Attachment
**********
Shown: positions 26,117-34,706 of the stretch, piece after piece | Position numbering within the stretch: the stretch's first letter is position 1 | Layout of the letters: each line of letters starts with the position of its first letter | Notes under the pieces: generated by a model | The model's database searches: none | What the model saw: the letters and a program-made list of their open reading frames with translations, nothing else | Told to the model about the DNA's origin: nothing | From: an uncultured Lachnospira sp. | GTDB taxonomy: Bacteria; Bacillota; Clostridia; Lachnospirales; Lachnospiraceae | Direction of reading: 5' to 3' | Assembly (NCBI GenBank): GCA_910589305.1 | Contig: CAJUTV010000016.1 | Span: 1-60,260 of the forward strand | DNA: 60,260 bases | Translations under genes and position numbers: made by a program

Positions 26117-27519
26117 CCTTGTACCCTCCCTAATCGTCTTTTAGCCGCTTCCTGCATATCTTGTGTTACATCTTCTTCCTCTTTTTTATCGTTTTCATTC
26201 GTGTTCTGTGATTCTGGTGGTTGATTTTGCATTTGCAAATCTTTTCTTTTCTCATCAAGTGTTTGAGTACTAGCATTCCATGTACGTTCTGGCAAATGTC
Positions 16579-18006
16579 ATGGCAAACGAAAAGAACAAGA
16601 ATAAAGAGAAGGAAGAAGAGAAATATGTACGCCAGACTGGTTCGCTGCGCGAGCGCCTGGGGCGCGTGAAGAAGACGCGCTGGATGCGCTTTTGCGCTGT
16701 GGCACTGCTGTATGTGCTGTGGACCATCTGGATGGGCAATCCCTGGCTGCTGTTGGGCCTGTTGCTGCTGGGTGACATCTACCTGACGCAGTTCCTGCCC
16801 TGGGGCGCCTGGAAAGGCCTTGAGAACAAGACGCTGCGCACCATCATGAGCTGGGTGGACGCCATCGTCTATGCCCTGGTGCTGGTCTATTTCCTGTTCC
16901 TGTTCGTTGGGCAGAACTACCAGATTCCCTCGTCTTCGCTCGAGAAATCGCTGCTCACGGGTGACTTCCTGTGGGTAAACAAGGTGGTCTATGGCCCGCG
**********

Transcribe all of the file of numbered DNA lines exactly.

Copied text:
Shown: positions 26,117-34,706 of the stretch, piece after piece | Position numbering within the stretch: the stretch's first letter is position 1 | Layout of the letters: each line of letters starts with the position of its first letter | Notes under the pieces: generated by a model | The model's database searches: none | What the model saw: the letters and a program-made list of their open reading frames with translations, nothing else | Told to the model about the DNA's origin: nothing | From: an uncultured Lachnospira sp. | GTDB taxonomy: Bacteria; Bacillota; Clostridia; Lachnospirales; Lachnospiraceae | Direction of reading: 5' to 3' | Assembly (NCBI GenBank): GCA_910589305.1 | Contig: CAJUTV010000016.1 | Span: 1-60,260 of the forward strand | DNA: 60,260 bases | Translations under genes and position numbers: made by a program

Positions 26117-27519
26117 CCTTGTACCCTCCCTAATCGTCTTTTAGCCGCTTCCTGCATATCTTGTGTTACATCTTCTTCCTCTTTTTTATCGTTTTCATTC
26201 GTGTTCTGTGATTCTGGTGGTTGATTTTGCATTTGCAAATCTTTTCTTTTCTCATCAAGTGTTTGAGTACTAGCATTCCATGTACGTTCTGGCAAATGTC
Positions 16579-18006
16579 ATGGCAAACGAAAAGAACAAGA
16601 ATAAAGAGAAGGAAGAAGAGAAATATGTACGCCAGACTGGTTCGCTGCGCGAGCGCCTGGGGCGCGTGAAGAAGACGCGCTGGATGCGCTTTTGCGCTGT
16701 GGCACTGCTGTATGTGCTGTGGACCATCTGGATGGGCAATCCCTGGCTGCTGTTGGGCCTGTTGCTGCTGGGTGACATCTACCTGACGCAGTTCCTGCCC
16801 TGGGGCGCCTGGAAAGGCCTTGAGAACAAGACGCTGCGCACCATCATGAGCTGGGTGGACGCCATCGTCTATGCCCTGGTGCTGGTCTATTTCCTGTTCC
16901 TGTTCGTTGGGCAGAACTACCAGATTCCCTCGTCTTCGCTCGAGAAATCGCTGCTCACGGGTGACTTCCTGTGGGTAAACAAGGTGGTCTATGGCCCGCG